Rio Tinto BC Works believes calm wind conditions and inversion may have been responsible for a spike in the sulphur dioxide (SO2) level over Kitimat on Monday.
The B.C. Ministry of Environment and Climate Change Strategy issued three alerts, starting at 2 p.m. with a reading of 36.9 parts per billion (ppb), followed by another alert at 3 p.m. with a reading of 66.8 ppb.
At 4 p.m. the ministry issued a third alert confirming that the SO2 level dropped to 40.8 ppb.
A Rio Tinto spokesperson said the raised SO2 level was not as a result of a change in smelter operations.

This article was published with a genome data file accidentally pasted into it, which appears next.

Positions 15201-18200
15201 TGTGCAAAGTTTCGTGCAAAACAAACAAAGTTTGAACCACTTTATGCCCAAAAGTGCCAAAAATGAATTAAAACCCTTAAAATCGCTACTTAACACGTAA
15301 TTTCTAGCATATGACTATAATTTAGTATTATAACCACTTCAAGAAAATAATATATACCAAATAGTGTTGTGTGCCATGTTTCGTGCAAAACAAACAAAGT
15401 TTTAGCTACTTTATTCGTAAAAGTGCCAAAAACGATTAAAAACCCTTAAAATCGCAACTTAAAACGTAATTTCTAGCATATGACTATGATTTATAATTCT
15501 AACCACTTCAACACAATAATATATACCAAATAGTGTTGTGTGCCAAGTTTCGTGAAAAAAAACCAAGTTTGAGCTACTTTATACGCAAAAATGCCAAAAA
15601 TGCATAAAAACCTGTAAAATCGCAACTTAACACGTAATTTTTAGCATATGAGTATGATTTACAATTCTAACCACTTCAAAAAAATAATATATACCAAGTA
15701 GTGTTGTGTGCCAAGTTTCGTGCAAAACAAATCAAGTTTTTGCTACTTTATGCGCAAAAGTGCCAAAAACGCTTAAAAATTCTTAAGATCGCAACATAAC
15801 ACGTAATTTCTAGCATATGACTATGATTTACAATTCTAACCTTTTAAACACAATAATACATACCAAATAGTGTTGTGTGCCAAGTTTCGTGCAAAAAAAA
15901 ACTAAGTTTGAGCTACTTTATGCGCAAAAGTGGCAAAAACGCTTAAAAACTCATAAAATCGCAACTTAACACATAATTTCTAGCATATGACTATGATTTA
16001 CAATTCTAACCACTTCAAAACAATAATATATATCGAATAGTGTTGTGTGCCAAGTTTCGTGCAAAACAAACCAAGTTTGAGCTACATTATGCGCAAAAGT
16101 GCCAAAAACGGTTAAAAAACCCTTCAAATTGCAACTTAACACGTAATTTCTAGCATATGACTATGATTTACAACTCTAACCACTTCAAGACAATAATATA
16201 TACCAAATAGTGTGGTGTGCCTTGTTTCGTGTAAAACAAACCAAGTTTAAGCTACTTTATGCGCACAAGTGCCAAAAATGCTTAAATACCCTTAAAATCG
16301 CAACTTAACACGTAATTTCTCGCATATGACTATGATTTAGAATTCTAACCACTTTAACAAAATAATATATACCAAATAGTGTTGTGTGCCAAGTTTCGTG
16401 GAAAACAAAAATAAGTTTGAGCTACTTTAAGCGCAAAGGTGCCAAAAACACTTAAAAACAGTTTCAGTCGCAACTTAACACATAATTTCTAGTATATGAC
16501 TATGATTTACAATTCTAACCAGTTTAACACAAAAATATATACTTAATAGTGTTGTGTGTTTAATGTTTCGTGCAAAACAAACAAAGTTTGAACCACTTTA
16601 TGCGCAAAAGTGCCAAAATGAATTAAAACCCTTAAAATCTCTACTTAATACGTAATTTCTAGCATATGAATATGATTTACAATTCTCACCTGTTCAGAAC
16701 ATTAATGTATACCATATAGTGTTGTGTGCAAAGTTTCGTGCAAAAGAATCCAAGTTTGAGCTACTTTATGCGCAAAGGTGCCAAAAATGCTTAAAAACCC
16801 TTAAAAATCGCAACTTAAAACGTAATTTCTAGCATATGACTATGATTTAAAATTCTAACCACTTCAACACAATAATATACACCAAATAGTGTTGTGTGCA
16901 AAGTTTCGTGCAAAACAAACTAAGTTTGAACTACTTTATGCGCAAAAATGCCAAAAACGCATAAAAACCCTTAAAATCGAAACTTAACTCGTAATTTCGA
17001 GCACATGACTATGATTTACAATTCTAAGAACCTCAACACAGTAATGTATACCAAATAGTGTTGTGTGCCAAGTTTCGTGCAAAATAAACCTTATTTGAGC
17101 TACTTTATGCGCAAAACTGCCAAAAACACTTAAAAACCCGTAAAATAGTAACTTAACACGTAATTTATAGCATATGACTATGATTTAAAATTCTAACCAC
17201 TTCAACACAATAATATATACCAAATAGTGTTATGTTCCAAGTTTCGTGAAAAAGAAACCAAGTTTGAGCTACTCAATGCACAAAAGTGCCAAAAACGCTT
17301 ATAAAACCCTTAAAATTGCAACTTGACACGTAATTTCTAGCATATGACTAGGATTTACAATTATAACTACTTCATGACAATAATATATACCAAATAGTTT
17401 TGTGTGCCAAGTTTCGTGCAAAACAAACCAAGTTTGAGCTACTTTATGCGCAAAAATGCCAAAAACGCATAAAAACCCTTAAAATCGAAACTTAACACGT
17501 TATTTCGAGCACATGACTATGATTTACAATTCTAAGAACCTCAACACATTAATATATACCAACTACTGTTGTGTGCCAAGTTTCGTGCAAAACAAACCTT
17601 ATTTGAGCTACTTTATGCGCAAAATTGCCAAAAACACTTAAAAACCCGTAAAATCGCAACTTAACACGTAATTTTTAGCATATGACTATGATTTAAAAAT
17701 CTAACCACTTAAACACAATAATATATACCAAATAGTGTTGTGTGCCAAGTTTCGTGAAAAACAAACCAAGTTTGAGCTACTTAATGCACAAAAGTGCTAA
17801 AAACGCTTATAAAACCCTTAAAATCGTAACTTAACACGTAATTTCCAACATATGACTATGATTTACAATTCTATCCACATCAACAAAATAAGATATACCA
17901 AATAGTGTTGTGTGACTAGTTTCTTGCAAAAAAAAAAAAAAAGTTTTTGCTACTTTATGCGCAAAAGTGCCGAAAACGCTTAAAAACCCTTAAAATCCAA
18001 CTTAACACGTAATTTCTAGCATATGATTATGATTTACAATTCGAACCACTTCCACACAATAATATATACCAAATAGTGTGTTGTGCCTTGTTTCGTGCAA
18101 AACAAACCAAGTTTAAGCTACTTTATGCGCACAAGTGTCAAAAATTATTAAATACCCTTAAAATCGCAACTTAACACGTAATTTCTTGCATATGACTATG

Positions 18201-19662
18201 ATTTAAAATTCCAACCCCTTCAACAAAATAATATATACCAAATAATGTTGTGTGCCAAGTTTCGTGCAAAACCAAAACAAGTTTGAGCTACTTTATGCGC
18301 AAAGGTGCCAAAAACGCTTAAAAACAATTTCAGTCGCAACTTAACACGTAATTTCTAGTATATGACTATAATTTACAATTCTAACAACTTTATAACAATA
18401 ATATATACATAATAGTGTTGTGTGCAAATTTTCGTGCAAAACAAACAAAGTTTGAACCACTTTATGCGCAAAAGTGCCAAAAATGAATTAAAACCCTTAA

“The raised level was most definitely related to wind conditions, possibly an inversion,” said the spokesperson.
The ministry guidelines stress that certain precautions must be taken when the SO2 level passes 30ppb.
“Persons with asthma should consider reducing or rescheduling strenuous activities outdoors if experiencing symptoms,” reads the ministry guideline.
An inversion occurs when warmer air is held above cooler air, trapping air pollution such as smog, close to the ground.